Sunshine Cleaning (15)

3.00

Despite its title, Sunshine Cleaning rumbles with heavy storm clouds.

It's about two kinds of mess – the emotional fall-out that comes with being part of a family, and the literal fall-out from a crime scene (blood, biohazardous stuff) that someone has to clean up. It's a dirty job, and in small-town New Mexico former cheerleader Rose (Amy Adams) finds herself doing it. She needs the money – and what with a tricky seven-year-old son to look after, a cranky widower father (Alan Arkin) who loses money on get-rich-quick schemes, and a married cop (Steve Zahn) who's seeing her on the sly, she needs reserves of sunny patience, too. It doesn't help that her partner in grime – Sunshine Cleaning is the hopeful name they slap on the business – is her younger sister Norah (Emily Blunt), an underachiever who hides her disappointments beneath a brittle layer of sass.

Crime scene clean-up is a "growth industry" – or did they say gross industry? – but it may just be that the sisters are dealing with deeper psychological damage. The mournful blood-spattered scenes they encounter remind them of their own mother's death, which they hardly speak of. The restraint of Megan Holley's screenplay is admirable, particularly in a party scene where Rose meets up with her smugly married schoolfriends and feels obliged to explain how clean-up work requires more than just industrial fluids. There are people involved, too. "They've lost somebody, and we help. In some small way, we help..." It's a speech beautifully delivered by Adams, who brings out the decency in Rose even more winningly than she did with her role in Junebug. Blunt is a match for her as Norah, less sympathetic but as achingly human, the pain of being a screw-up perceptible in her snarky tone and her face's twitchy contours. Their truth-telling scene in a restaurant loo is terrific.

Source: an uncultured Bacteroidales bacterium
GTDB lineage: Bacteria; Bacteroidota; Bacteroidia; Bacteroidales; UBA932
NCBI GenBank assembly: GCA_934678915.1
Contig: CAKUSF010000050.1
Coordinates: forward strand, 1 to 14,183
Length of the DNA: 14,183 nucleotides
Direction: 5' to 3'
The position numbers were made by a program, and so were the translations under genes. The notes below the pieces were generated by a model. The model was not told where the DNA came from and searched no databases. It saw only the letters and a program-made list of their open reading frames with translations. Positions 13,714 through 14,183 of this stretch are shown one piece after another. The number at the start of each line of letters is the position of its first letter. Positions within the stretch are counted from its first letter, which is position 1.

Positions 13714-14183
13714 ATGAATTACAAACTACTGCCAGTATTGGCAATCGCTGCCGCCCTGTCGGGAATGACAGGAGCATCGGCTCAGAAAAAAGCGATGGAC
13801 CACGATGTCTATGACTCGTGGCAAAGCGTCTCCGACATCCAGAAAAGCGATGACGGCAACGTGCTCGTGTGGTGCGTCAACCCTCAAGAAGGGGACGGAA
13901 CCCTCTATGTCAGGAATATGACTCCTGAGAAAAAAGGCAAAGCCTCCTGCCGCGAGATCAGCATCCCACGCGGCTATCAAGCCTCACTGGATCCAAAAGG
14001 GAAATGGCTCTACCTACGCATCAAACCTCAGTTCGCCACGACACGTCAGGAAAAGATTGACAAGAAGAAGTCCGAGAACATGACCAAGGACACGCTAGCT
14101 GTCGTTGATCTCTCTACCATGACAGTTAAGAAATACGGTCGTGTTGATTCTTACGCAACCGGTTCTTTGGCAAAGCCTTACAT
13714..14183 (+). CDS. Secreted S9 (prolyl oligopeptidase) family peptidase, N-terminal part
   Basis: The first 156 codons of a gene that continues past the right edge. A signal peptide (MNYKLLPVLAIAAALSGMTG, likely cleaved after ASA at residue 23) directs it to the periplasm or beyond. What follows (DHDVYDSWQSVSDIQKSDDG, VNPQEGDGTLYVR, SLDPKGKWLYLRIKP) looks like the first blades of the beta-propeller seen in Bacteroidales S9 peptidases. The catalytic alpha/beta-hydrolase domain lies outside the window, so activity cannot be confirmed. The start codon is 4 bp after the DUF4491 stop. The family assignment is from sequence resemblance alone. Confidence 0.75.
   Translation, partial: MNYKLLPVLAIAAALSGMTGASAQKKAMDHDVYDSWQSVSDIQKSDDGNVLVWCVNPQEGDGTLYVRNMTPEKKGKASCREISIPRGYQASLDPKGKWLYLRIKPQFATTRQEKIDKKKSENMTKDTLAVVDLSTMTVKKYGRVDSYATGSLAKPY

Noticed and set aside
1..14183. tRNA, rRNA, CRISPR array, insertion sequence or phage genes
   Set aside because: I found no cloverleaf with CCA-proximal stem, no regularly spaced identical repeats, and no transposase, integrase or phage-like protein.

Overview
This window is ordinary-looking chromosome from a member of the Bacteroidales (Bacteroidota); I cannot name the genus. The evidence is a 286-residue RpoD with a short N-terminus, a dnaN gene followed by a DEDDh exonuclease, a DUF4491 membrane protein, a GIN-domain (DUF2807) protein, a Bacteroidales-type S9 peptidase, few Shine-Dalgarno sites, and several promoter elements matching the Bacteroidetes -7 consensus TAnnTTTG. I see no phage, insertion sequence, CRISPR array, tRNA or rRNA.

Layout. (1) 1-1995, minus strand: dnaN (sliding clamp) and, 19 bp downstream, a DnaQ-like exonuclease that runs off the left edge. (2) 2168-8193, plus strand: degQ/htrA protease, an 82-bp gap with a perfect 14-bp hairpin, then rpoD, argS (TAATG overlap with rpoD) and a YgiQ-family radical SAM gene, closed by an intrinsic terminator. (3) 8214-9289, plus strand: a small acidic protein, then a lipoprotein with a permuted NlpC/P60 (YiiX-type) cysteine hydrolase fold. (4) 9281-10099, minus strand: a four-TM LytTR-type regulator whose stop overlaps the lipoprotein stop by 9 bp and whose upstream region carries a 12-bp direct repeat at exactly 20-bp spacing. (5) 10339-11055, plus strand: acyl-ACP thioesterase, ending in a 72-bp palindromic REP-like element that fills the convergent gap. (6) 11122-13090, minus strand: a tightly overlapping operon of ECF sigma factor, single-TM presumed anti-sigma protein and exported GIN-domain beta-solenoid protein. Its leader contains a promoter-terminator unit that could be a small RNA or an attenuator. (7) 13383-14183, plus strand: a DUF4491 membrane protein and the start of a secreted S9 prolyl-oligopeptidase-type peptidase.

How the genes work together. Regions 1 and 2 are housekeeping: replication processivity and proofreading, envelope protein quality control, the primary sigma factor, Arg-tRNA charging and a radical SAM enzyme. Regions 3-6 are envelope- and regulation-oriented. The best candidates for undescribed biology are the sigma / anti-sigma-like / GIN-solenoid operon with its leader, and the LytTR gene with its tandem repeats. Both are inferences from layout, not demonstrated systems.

The New Zealand-born director Christine Jeffs does good work, too (as she did in her debut, Rain), managing a nifty balance between tragedy and farce. A high-spirited desperation is its keynote. The producers are the same who gave us Little Miss Sunshine, which would explain the familial dysfunction and the inclusion of Arkin as the dad. Does he get tired of playing this part? I hope not, because he does it better than just about anyone else. It's not on a par with Little Miss: there's some whimsical-tragical stuff about talking to the dead via CB radio, and the producers might want to think beyond using "Sunshine" in a title again. But I would have been sorry to miss this.

Arts and Entertainment

game of thrones reviewWarning: spoilers

Arts and Entertainment
The original Star Wars trio of Harrison Ford, Carrie Fisher and Mark Hamill

George Osborne confirms Star Wars 8 will film at Pinewood Studios in time for 4 May

film

Arts and Entertainment
Haunted looks: Matthew Macfadyen and Timothy Spall star in ‘The Enfield Haunting’

North London meets The Exorcist in eerie suburban drama

TV

Arts and Entertainment

Filming to begin on two new series due to be aired on Dave from next year

TV

Arts and Entertainment
Kit Harington plays MI5 agent Will Holloway in Spooks: The Greater Good

'You can't count on anyone making it out alive'film
Have you tried new the Independent Digital Edition apps?
Arts and Entertainment

ebooksNow available in paperback
Arts and Entertainment

ebooks
  • Get to the point
Latest stories from i100